How can I use Steps?
Steps is a versatile literacy program which can be used in many ways. There are set courses, which your child can follow and the program can also be customised.
This section gives you some general guidance about using Steps effectively with your child. There are lots of other features, which you can find out about by reading the Steps Manual, which will be on your desktop when you install Steps.
We are currently producing some videos which will demonstrate different features. The first of these should be ready early in 2013.
Reinforcing your child’s learning – effective strategies
School spelling lists
When your child comes home from school with a spelling list to learn, you can quickly and easily enter the list into Steps for your child to practise. Show me more.
Individual spelling needs
It is very effective to check through your child’s school books and focus on his/her difficulties.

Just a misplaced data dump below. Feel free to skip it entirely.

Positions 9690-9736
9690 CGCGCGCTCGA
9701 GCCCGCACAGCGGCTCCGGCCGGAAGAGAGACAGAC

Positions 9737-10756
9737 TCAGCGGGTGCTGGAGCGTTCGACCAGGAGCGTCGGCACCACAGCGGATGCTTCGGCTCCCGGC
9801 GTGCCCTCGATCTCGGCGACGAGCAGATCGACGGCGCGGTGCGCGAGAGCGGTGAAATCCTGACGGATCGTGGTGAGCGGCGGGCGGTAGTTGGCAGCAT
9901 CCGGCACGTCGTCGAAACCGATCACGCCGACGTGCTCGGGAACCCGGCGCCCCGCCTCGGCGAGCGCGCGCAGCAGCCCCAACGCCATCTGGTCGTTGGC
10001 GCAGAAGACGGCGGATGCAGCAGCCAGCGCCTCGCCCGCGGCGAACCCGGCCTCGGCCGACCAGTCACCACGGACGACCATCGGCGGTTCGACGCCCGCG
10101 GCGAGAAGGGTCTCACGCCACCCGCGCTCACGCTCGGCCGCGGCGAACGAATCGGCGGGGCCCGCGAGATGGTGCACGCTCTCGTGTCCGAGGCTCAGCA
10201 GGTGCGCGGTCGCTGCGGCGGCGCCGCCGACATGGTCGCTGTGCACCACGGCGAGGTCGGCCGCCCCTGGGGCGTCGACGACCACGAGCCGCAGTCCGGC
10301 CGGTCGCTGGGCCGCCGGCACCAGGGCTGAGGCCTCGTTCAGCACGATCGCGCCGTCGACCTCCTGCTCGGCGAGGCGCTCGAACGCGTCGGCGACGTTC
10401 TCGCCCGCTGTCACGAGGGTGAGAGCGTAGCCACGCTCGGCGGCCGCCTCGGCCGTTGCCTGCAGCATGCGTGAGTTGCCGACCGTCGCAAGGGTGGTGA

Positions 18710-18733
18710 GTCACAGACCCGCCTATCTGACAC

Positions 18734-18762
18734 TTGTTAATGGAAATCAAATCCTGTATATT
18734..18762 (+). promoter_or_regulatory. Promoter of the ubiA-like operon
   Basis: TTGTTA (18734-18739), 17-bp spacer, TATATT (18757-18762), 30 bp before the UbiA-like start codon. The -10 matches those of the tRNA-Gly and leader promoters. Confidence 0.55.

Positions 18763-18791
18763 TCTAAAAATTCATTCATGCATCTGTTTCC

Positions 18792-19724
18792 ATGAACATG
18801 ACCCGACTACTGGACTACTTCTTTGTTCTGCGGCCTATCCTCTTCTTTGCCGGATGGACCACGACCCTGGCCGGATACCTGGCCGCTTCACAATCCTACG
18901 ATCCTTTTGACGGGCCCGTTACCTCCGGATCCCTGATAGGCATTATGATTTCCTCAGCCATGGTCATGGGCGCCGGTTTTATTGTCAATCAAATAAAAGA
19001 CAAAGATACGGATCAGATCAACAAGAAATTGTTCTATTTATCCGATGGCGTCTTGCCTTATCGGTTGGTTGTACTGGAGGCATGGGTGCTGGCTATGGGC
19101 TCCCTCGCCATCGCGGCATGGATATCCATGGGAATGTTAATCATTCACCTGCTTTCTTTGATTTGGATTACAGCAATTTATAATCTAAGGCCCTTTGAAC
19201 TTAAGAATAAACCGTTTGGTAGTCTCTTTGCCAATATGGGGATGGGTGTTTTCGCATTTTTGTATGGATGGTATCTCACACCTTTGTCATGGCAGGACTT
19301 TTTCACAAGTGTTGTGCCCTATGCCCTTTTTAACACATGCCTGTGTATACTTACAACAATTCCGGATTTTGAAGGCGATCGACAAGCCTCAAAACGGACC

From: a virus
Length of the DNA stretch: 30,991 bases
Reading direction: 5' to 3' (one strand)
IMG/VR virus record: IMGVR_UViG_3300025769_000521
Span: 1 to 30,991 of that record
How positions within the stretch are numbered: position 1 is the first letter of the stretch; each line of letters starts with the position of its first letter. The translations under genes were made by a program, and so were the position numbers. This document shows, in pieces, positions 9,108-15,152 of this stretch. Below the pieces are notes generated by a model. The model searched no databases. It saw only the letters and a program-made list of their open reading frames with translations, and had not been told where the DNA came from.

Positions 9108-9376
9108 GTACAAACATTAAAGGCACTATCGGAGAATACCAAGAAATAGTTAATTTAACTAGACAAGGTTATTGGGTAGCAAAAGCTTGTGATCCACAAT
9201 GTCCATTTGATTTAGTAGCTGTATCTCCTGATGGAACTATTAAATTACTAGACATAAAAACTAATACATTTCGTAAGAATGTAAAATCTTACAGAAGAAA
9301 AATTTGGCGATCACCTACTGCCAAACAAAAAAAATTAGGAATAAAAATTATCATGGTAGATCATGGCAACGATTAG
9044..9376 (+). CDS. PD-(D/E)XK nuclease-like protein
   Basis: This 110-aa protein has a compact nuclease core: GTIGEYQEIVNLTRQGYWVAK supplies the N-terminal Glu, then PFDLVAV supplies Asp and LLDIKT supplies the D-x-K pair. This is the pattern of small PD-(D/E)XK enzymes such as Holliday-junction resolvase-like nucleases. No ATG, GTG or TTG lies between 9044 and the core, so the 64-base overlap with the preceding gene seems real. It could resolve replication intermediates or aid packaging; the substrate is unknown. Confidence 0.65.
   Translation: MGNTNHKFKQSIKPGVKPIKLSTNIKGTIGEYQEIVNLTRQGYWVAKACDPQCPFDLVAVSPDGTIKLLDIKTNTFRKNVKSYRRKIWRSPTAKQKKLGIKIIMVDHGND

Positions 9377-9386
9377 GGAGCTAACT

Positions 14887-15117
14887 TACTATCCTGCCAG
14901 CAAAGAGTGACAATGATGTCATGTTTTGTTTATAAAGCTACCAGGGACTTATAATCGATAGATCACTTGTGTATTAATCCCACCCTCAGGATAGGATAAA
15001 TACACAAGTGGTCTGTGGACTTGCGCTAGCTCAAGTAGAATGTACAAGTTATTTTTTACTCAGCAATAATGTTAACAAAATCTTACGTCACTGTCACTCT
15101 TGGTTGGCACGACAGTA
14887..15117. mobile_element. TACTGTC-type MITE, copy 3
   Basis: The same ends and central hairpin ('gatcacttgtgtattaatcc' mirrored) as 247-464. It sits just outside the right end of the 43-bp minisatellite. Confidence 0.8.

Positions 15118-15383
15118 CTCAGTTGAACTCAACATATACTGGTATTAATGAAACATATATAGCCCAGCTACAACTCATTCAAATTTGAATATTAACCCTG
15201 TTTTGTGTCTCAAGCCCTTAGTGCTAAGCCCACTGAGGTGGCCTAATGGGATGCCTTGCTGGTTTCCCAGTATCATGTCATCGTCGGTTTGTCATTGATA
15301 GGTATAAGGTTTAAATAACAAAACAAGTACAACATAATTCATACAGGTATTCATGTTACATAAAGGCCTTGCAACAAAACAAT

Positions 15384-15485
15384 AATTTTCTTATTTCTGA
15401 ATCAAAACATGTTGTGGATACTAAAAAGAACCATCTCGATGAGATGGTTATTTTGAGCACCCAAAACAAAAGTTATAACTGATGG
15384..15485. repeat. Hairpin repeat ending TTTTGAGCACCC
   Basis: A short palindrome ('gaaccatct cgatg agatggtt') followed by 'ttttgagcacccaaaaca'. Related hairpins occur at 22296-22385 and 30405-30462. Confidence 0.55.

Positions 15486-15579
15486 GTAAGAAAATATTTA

Reinforcing extra tuition
If your child is having extra tuition either in or out of school, it is very valuable to provide your child with extra practice and reinforcement by using Steps. Get the tutor’s advice on what to concentrate on most. Your tutor will be able to give you the lists of words or word families which he/she is currently teaching. You can then find those lists or enter those lists in Steps.
Please note that we do not recommend this option if your child is having extra tuition using different materials, as you will overload your child with too many different spelling patterns at the same time. It will be more effective to use Steps to reinforce what the tutor/school is doing (see Reinforcing extra tuition section above).
Your child can follow the First Steps or Steps to Literacy courses on Steps, either with or without the workbooks. Your child should do the Spelling Test first. This will tell you which level to start on.
By using the variety of activities in the General section or the games, your child can develop and practice many literacy aspects, such as their alphabet (sounds and letters), numbers, colours, days and months. He or she can also develop key aspects of phonological awareness and phonic knowledge.
The games can be accessed through any wordlist.All games have an educational purpose (although they’re also designed to be fun!).They all develop key aspects of literacy knowledge or skill, but provide an enjoyable challenge for learners of all ages!